I can’t have been any older than 13 when it hit me that Hogan’s Heroes (1965-1971), which I’d been watching in reruns all my life, was some weird, fucked-up shit. A prison camp in Nazi Germany? With a laugh-track? And the Nazis as these kind of lovable bunglers? Yes, the Guest Starring Officers were always sinister, but the regulars played by Werner Klemperer (Klink) and John Banner (Schultz), all they needed to make them nice was a great big hug! Later, I got some context: the show is clearly inspired by movies like Stalag 17 (1953) and The Great Escape (1963) so it’s not without any kind of precedent. But for a kid who had just gotten the memo about the Holocaust (back when that was still taught at school as a very bad thing-?), it suddenly struck me all at once with full force how deeply perverse it all was. And now that it’s no longer a hit prime time TV show, it again grows stranger with every passing year.
If there was one element of the show that seemed healthy, normal, wholesome, and all-American, it was its star Bob Crane (1928-1978). Hailing from Waterbury, Connecticut, Crane had begun his performing life as a drummer in marching bands and jazz combos before launching his career as a radio disc jockey in 1950. By 1956 he was hosting the most popular show on CBS’s west coast flagship station KNX in Los Angeles. It makes sense, doesn’t it? Can’t you easily picture that voice on the radio, spinning disks, cracking wise, interviewing movie stars?
Things bumped up a notch when Crane had Carl Reiner on his radio show as a guest, which then led to Crane’s 1962 appearance on The Dick Van Dyke Show, which then led to his becoming a regular on The Donna Reed Show in 1963 and 1964. Which led to his getting cast as the unflappable, easy-going Colonel Hogan on Hogan’s Heroes, the cast of which also included the aforementioned Klemperer and Banner, as well as Cockney Richard Dawson, Frenchman Robert Clary, African American Ivan Dixon and odd duck Larry Hovis. Also in the cast was Sigrid Valdis as Fraulein Hilda, whom Crane became romantically involved with and left his wife for. Crane and Valdis (whose real name was Patricia Olson) were married on the Hogan’s Heroes set, literally, in 1970.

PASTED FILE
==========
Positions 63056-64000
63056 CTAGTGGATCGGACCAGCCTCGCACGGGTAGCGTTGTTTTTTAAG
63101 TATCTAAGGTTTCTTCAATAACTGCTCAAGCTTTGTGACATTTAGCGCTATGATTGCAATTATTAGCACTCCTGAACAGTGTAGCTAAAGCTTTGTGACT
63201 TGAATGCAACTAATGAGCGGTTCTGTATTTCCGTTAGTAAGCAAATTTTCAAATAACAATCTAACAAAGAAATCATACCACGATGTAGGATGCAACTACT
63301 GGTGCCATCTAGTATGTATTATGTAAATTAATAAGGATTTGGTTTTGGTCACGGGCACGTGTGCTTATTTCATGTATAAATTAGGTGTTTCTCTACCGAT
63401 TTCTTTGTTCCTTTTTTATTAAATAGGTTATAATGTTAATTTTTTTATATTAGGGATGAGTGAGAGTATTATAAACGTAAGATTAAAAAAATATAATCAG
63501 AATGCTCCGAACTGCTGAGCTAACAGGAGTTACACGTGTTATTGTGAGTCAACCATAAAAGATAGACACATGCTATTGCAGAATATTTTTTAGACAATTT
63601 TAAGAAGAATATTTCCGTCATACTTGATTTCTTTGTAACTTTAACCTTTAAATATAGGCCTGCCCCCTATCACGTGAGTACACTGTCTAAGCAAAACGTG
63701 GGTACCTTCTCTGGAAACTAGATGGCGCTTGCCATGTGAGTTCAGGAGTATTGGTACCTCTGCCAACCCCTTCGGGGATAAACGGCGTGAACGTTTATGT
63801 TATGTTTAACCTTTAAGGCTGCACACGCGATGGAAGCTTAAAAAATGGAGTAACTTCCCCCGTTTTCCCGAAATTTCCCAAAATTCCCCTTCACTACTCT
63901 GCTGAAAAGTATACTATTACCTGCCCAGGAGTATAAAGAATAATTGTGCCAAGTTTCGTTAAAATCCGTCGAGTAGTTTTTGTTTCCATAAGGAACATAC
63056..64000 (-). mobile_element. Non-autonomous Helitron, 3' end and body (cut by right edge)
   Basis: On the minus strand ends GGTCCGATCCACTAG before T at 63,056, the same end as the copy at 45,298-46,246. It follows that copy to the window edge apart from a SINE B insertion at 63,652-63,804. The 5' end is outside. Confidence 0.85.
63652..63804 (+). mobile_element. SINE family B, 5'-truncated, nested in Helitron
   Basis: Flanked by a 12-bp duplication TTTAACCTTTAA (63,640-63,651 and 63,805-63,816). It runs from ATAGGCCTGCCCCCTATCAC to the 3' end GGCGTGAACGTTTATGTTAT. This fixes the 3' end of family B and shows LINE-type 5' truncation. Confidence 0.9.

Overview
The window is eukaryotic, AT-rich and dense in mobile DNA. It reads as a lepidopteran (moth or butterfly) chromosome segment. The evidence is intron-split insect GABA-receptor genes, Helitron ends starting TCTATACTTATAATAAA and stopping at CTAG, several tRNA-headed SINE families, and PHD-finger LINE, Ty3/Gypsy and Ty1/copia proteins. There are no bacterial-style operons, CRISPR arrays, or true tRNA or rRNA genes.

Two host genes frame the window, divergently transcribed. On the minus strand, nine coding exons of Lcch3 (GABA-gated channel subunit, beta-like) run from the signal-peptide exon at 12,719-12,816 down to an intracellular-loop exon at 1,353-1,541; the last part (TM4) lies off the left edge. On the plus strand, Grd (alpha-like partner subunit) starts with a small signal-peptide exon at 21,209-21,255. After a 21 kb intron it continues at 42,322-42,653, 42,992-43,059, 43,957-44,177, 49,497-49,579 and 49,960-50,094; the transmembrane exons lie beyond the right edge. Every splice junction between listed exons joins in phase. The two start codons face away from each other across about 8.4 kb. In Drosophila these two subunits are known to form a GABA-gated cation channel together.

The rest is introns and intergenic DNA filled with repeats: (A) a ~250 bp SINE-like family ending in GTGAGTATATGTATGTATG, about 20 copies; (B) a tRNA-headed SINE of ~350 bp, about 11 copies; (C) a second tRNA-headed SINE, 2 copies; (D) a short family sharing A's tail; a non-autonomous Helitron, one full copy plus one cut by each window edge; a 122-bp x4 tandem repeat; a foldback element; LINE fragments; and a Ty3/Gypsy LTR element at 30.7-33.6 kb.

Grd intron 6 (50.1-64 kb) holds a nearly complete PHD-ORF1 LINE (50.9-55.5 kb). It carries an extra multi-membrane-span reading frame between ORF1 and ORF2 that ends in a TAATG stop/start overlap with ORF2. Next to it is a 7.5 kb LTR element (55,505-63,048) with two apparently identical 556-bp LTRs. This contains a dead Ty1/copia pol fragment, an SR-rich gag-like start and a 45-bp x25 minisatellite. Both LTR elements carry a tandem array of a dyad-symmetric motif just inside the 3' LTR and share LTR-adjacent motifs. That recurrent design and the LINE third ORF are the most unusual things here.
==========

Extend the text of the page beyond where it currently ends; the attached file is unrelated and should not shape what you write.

Hogan’s Heroes was a long-running hit — six years is a decent run for a TV series. And it was extremely popular in syndication thereafter. The seemingly clean-cut Crane then starred in two Disney movies Superdad (1973) and Gus (1976). He also got a second starring sitcom, the short-lived, MTM-produced The Bob Crane Show (1975) (see some clips of it on Youtube.) And he did the usual guest shots on The Love Boat and so forth.
Then, in 1978, the scales fell from our eyes. Crane was in Scottsdale, Arizona for a live theatre engagement when he was found murdered (brutally bludgeoned to death) in his hotel room. Subsequent investigation uncovered the fact that Crane and a confederate named John Henry Carpenter, a sales rep for Sony Electronics, had teamed up for years to seduce scores of women and videotape their sexual encounters, a sort of limbo realm that might be thought of as either amateur porn, or a kind of proto-sexual selfie. Crane had been a sex addict since his days as a DJ, and made full use of his celebrity status as an aphrodisiac lure. Later, Carpenter was tried for the murder and acquitted. Officially the crime remains unsolved. In 2002, the film Auto Focus, directed by Paul Schrader, chronicled these sordid events, with Greg Kinnear playing Crane. Clearly, Bob Crane was a PRISONER of his own sexual addiction; and was finally EXECUTED in the end. If that seems like inappropriately grim humor, I would counter that that’s nothing compared to the inappropriately light-hearted comedy of Hogan’s Heroes! Hello? Nazis!?
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